Just added some live plants. What next to do

ewolfe315
  • #1
In the 20 gallon tank I just added:

2 Amazon Swords
1 Hornwort
1 Filligree--I have no clue on this one.

These are planted right into the small gravel and crushed coral. Now is there anything I have to do to keep these plants living? Never had much luck,but that was in my bigger tanks where the fish uprooted them and even ate them.

1) Do I have to add anything,such as iron or plant food ? If so which kind is best

2) Which fish to add. And which fish won't eat them ? Currently there are a few guppies and 3 algae eaters in there.

3) If I have to add plant food or an iron supplement will this harm any fish that I place in there?

I am trying to grow these to place in my other tanks,but I know of a few culprits of live plants, the clown loaches and the pleco. Once I even seen my Angels playing tug of war with them.

Thanks

John
 
jsalemi
  • #2
Well, the plants will get a lot of their nutrition from the nitrates in the water, and you can also add some root tabs (for that number of plants, maybe 1) to give them a good start. Not too many fish actually eat plants (some African cichlids I think, and most of them would get bigger than a 20 gallon could support). Most freshwater fish don't bother the plants, except to eat the occasional stray piece of food off of them.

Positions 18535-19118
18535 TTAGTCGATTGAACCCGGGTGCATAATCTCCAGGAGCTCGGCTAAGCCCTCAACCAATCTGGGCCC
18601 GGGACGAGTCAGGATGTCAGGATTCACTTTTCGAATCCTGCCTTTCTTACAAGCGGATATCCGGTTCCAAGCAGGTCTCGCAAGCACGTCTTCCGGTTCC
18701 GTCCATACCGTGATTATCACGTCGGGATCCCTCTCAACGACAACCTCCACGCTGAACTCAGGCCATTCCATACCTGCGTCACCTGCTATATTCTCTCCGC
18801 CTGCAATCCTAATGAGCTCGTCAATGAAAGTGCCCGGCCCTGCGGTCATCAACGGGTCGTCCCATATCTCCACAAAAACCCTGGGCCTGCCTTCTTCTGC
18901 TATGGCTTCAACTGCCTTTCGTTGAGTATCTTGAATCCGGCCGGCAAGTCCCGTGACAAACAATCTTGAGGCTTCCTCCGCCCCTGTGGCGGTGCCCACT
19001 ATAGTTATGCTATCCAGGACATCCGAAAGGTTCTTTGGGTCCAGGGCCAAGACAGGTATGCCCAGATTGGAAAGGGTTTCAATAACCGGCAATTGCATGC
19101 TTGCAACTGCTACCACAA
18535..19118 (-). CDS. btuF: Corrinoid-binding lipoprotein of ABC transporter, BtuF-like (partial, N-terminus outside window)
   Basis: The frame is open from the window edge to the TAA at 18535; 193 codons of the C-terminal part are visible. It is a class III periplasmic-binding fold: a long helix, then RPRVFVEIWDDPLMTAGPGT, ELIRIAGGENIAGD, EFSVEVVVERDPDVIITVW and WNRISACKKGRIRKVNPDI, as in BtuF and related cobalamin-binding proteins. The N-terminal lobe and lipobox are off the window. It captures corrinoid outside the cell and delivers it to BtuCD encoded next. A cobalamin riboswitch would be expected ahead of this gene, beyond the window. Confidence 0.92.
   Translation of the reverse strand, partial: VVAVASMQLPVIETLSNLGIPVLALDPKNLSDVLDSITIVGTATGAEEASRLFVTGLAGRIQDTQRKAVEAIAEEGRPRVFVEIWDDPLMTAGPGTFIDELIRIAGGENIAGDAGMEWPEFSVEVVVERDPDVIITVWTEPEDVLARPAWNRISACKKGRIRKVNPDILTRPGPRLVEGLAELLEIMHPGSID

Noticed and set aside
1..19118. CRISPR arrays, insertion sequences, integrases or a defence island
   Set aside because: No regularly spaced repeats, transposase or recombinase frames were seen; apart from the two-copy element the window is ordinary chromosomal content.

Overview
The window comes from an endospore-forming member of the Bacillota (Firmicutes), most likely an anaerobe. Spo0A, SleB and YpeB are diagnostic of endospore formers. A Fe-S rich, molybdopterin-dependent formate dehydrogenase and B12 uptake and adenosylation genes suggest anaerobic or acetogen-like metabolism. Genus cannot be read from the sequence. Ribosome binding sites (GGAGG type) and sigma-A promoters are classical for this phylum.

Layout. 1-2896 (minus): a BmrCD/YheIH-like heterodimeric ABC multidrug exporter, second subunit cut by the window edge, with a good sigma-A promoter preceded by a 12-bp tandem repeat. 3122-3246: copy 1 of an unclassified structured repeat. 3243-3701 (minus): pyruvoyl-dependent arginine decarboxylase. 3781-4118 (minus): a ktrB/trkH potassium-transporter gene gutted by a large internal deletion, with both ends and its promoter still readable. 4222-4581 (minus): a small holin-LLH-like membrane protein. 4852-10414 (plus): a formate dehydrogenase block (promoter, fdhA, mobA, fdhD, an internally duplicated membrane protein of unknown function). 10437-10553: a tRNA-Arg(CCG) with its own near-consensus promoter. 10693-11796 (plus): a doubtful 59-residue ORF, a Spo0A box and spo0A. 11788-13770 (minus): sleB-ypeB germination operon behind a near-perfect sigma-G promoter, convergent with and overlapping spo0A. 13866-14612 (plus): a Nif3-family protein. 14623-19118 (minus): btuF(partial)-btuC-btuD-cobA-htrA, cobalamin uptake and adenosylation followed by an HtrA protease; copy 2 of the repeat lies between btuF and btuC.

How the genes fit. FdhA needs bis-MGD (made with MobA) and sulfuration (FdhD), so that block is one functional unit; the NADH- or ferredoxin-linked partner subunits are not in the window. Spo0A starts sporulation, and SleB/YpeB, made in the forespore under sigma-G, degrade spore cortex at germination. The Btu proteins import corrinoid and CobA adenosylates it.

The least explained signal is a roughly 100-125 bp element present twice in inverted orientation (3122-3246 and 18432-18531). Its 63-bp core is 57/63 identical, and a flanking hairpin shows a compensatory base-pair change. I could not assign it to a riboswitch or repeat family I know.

I'm more concerned with you having crushed coral in the tank. That could raise your pH very high, which wouldn't be good for most freshwater fish. Have you tested your pH?
 
Isabella
  • #3
1) Do I have to add anything,such as iron or plant food ? If so which kind is best

2) Which fish to add. And which fish won't eat them ? Currently there are a few guppies and 3 algae eaters in there.

3) If I have to add plant food or an iron supplement will this harm any fish that I place in there?

(1) You can add liquid iron fertilizer if your plants are not doing well. If they do well without any fertilizers, don't add anything. I assume you have standard lighting (i.e. below 1.0 wpg)? I, for example, have 1.73 wpg of lighting over my tank, which is considered lower-medium lighting. My plants were doing fine without any liquid fertilizers, though I started adding Seachem's Flourish to my tank. After I've started adding Flourish, I got algal blooms, so I stopped using any liquid fertilizers. With liquid fertilizers, you have to watch out for algal outbreaks. UNLESS you're adding CO2 to your tank. Plants metabolize much faster with CO2, so they use up all the nutrients from the fertilizers much faster. And that means less or no algal outbreaks. But with low lighting and no CO2, plants metabolize very slowly, which means they won't consume all the nutrients very fast. The leftover nutrients are used by algae. Too many leftover nutrients will cause algal outbreaks. And so on ... get it? ;D

(2) Most tropical fish should not eat aquatic plants. The fish you have shouldn't eat your plants. What algae eaters do you have?